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How Health Care Varies By Nation: A Look Around the World

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Health care may be a hot topic in the United States, but it’s also an extremely important issue in countries all over the world, many of which operate very differently compared to our system. It’s easy to lose sight of these various approaches, but it’s helpful to learn about other methods and identify the advantages.

Canada’s Breakdown


Canada employs a government-run universal health care system. This means that Canadians pay higher income and sales tax, and as a result, every Canadian has full coverage. While they don’t have to pay out of pocket for general care, optometry, outpatient prescription drugs, and dentistry aren’t included in the coverage.

Tax rates vary in each province, but the average family in Canada pays about 48% of its income for the taxes that fund health care along with other services. They pay relatively high tax rates, but if they walk into a doctor’s office, there’s no co-pay, and they don’t have to pay for MRIs, CAT scans, or other tests.

Misconception: Even though Canada has universal health care, it’s not entirely nationalized; doctors provide medical services through private practices, and the government reimburses them.

China’s Breakdown


China’s health care system has been undergoing many changes for the last several years as it tries to expand coverage to people without access to health care. In the past, the Chinese health insurance has been market-based, but because that’s left a lot of people without health coverage, they’re transitioning to a universal health care strategy.

Currently more than 90% of the population has health care, but it’s not necessarily full coverage. Oftentimes, people have to pay out of pocket or get other types of insurance in order to fund the rest of the health costs. China wants to install universal health care to solve these problems, and they’re already making large strides in this direction.

Misconception: Even though China’s government was already providing small subsidies to its people to help with health care costs, the Chinese believe that increasing government spending on health care will allow people to stop saving as much and start spending (which will stimulate the economy).

United States’ Breakdown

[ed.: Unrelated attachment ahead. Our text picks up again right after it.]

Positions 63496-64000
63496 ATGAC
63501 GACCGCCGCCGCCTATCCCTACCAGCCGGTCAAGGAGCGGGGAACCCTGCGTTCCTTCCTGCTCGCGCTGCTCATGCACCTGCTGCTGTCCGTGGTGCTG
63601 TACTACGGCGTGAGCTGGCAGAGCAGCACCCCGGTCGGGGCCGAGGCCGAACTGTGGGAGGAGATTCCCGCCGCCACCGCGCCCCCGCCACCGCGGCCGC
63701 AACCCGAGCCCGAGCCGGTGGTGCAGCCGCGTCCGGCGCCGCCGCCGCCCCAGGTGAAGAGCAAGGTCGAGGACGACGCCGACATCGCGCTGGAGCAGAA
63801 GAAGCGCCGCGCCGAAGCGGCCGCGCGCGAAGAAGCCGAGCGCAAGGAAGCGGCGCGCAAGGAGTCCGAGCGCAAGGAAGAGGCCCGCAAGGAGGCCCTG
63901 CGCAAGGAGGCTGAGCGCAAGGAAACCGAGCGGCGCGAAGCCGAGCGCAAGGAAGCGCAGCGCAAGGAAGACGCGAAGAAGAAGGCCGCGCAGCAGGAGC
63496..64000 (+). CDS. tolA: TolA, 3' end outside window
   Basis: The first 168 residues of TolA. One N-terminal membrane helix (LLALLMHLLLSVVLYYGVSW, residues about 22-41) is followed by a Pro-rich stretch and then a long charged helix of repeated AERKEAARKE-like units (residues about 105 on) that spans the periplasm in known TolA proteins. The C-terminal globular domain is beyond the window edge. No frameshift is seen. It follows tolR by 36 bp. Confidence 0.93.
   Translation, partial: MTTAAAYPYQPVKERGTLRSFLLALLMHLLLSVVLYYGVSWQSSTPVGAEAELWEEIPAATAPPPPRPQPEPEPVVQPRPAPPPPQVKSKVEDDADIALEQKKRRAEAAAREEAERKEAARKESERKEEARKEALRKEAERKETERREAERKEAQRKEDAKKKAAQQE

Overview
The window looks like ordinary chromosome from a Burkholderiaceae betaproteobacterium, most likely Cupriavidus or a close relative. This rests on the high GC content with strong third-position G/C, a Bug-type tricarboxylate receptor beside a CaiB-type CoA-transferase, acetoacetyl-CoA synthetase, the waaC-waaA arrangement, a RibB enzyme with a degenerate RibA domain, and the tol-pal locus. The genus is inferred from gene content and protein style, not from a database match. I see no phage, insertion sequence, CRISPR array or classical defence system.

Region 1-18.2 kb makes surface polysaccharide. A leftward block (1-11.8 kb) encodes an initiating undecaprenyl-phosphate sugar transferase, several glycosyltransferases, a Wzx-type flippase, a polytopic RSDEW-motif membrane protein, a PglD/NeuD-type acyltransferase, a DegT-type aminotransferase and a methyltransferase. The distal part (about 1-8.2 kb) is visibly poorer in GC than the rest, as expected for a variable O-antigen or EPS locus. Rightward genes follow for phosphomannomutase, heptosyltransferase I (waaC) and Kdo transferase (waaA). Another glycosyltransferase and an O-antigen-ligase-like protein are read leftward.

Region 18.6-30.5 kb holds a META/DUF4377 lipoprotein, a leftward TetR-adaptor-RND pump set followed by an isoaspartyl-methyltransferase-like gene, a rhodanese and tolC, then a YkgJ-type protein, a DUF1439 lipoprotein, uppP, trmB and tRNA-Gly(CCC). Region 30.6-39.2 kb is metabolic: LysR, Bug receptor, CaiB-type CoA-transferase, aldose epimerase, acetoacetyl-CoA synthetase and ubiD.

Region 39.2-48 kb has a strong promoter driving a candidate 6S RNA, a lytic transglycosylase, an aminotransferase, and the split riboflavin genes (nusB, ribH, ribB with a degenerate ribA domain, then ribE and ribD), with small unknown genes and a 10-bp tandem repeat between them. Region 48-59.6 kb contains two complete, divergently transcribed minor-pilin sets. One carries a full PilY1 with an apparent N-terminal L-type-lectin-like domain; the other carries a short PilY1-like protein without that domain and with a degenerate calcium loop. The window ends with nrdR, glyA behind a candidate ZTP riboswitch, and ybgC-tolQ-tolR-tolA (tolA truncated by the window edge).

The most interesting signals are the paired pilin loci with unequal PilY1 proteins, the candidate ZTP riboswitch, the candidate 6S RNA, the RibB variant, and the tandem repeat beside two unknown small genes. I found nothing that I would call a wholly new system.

The U.S. health system has a more privatized basis for its health insurance. A majority of people get health insurance through their employers, and everyone else can shop around and choose an insurance policy of their liking. For those who can’t afford health insurance, there are programs like Medicaid through which the government helps provide coverage for the poor.

Health insurance is delivered through HMOs (health maintenance organizations) and PPOs (preferred provider organizations). HMOs require the person to have a primary doctor (in a certain network of doctors) who then must approve a referral for the individual to see the needed specialists while PPOs allows people to see any doctor they desire. However, PPOs typically cost more for this reason.

Misconception: Obama’s health care plan doesn’t really take immediate effect. Most of its changes will occur starting in 2014.

Analysis of U.S. Care


In 2010, about 50 million Americans were uninsured, in part because the recession left many people unemployed and thus without their company’s health insurance. However, another main reason is that health costs have increased over the years, and some people are struggling to afford coverage.

The health care bill Obama signed in 2010 didn’t necessarily rock the foundations of our health care system — many of the typical health care services are still in place but did undergo alterations to help those who can’t afford health care. For example, some big benefits of the legislation include tax credits for people who can’t get cheaper coverage from work and the addition of millions of people who are now qualified for Medicaid.

The government is trying to ensure that every American has access to affordable coverage, but the system is still resolving issues. High medical coverage costs generate discontent, so the employer-based system has been getting some heat. However, many fear changing to a government-run medical program because they worry about the potential for wait times or lack of quality.

Regardless, the government has to manage the increasing costs of both coverage and prescription medications, as high prices are prompting people to put off medical assistance or purchase drugs from other countries.


No health care system is perfect. Some are better than others, but they all have their pros and cons. The important thing is to look at each technique and identify what works. Then, the good qualities can be applied to U.S. health care in order to lower costs and increase quality.

Contributor Tera Rowland

Tera Rowland is the vice president of Soliant and has worked in the healthcare staffing industry for almost 20 years in public relations, social media, marketing and operations. In addition to Soliant, Tera worked at the Mayo Clinic as an internal communication manager and for the Children’s Miracle Network. She is a member of the American Marketing Association and the American Staffing Association. Also, Tera has served on the board of directors for the Jacksonville Women’s Leadership Forum as part of the communication committee. She has a Bachelor of Science degree in Public Relations as well as a Master of Business Administration in Marketing from the University of North Florida and has been published in the Huffington Post, Healthcare Finance News, Healthcare Traveler Magazine, and Scrubs Magazine. Make sure to read the rest of Tera's blogs!